The subtle small body permits traders a measure of complacency. They assume the stock will plummet again. However, the stock stabilises prior to forming a reversal bounce, taking the stock seller by surprise. 

The harami is an understated clue that frequently keeps sellers complacent. This goes on till the trend reverses. The reversal is gradual initially, and in later stages, only does it escalate. 

When the following candle rises thru the high of the preceding engulfing candle, a long trigger forms. Stops may then be placed under the harami candle’s lows. 

Bearish Harami candlestick

Bearish Harami candlestick

An antithesis of the bullish harami, the bearish harami candle has to indicate a foregoing engulfing candle that totally covers the harami candle’s range. The formation is at the uptrends’ top. The foregoing green candle makes a new high with a large body prior to the small harami candlestick forming. Simultaneously, the buying pressure by and by melts away.

The longs assume the pullback is only a pause prior to the uptrend resuming, given the gradual nature of the buying slowing down.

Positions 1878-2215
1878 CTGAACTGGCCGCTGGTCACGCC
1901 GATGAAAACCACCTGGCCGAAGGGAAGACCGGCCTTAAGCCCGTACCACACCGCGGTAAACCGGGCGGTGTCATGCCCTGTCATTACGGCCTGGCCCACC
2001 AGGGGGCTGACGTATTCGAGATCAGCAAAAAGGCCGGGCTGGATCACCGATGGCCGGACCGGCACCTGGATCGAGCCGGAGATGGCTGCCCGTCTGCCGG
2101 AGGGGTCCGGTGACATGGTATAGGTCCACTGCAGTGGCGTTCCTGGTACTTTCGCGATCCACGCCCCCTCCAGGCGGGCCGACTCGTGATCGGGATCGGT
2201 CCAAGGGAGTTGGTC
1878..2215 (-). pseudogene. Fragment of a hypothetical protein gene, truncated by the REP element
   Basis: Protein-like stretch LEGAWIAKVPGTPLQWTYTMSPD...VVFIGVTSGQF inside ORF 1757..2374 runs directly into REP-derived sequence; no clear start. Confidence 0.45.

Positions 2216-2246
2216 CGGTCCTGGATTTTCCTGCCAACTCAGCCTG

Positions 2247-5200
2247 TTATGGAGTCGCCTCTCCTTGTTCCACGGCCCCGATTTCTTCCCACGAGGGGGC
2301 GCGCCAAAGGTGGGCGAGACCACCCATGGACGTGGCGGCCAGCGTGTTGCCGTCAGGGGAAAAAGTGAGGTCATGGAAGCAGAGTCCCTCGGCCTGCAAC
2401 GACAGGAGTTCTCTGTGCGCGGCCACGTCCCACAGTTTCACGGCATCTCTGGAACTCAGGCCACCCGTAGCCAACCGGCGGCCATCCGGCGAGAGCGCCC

The bearish harami candlestick closes. The following candle closes lower, causing the longs concern. The breaking of the foregoing engulfing candle’s low catalyses a panic sell-off on this instance of candles trading. The longs make for the exits to cut down further losses. 

When the engulfing candle’s low is breached, the orthodox short sell triggers form. The stops may be placed above the harami candlestick’s high. 


Candles trading and candlestick charts harnessed traders’ emotions like no other strategy/instrument. The trading technique and related instruments show that investors’ emotions about an asset’s trading can significantly affect the asset’s movement. Candlesticks assist traders in plumbing the emotions about an asset, aiding them to better forecast where the said asset might behead. 

To start candles trading, you need a reliable broker which offers top-class services at affordable prices. Some of the well-registered and regulated firms include PrimeFin, Global TradeATF, Brokereo, and Capixal. The minimum deposit for all these firms is $250. Also, they do not charge a commission on trade. Instead, they earn through swaps and spreads.